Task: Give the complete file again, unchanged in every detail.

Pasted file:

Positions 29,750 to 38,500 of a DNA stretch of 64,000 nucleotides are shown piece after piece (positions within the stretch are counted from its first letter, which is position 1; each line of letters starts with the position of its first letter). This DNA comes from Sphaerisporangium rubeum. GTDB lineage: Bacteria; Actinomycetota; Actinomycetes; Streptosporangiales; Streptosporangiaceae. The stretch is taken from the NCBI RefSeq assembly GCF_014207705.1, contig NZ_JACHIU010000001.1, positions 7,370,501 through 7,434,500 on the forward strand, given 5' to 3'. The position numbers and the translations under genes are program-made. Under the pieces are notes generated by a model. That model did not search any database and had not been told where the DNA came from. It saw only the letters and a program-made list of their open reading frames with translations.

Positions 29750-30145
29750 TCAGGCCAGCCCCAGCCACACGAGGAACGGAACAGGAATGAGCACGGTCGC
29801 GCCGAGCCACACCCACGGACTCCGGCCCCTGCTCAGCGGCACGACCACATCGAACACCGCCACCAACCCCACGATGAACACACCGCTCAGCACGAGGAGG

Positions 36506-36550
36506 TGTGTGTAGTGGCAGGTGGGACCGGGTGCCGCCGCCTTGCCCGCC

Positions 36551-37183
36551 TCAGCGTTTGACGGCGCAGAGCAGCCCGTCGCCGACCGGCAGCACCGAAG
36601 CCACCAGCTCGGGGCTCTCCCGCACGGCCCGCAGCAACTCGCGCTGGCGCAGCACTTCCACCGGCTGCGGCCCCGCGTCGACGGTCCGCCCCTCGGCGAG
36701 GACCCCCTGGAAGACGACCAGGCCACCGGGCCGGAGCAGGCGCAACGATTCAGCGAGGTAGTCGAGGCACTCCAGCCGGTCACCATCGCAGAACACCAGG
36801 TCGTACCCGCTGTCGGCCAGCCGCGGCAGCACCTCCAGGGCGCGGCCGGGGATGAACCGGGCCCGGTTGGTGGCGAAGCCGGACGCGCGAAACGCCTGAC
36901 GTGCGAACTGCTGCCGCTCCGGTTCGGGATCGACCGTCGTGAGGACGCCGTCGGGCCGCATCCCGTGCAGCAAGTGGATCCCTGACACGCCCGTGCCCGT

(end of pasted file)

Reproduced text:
Positions 29,750 to 38,500 of a DNA stretch of 64,000 nucleotides are shown piece after piece (positions within the stretch are counted from its first letter, which is position 1; each line of letters starts with the position of its first letter). This DNA comes from Sphaerisporangium rubeum. GTDB lineage: Bacteria; Actinomycetota; Actinomycetes; Streptosporangiales; Streptosporangiaceae. The stretch is taken from the NCBI RefSeq assembly GCF_014207705.1, contig NZ_JACHIU010000001.1, positions 7,370,501 through 7,434,500 on the forward strand, given 5' to 3'. The position numbers and the translations under genes are program-made. Under the pieces are notes generated by a model. That model did not search any database and had not been told where the DNA came from. It saw only the letters and a program-made list of their open reading frames with translations.

Positions 29750-30145
29750 TCAGGCCAGCCCCAGCCACACGAGGAACGGAACAGGAATGAGCACGGTCGC
29801 GCCGAGCCACACCCACGGACTCCGGCCCCTGCTCAGCGGCACGACCACATCGAACACCGCCACCAACCCCACGATGAACACACCGCTCAGCACGAGGAGG

Positions 36506-36550
36506 TGTGTGTAGTGGCAGGTGGGACCGGGTGCCGCCGCCTTGCCCGCC

Positions 36551-37183
36551 TCAGCGTTTGACGGCGCAGAGCAGCCCGTCGCCGACCGGCAGCACCGAAG
36601 CCACCAGCTCGGGGCTCTCCCGCACGGCCCGCAGCAACTCGCGCTGGCGCAGCACTTCCACCGGCTGCGGCCCCGCGTCGACGGTCCGCCCCTCGGCGAG
36701 GACCCCCTGGAAGACGACCAGGCCACCGGGCCGGAGCAGGCGCAACGATTCAGCGAGGTAGTCGAGGCACTCCAGCCGGTCACCATCGCAGAACACCAGG
36801 TCGTACCCGCTGTCGGCCAGCCGCGGCAGCACCTCCAGGGCGCGGCCGGGGATGAACCGGGCCCGGTTGGTGGCGAAGCCGGACGCGCGAAACGCCTGAC
36901 GTGCGAACTGCTGCCGCTCCGGTTCGGGATCGACCGTCGTGAGGACGCCGTCGGGCCGCATCCCGTGCAGCAAGTGGATCCCTGACACGCCCGTGCCCGT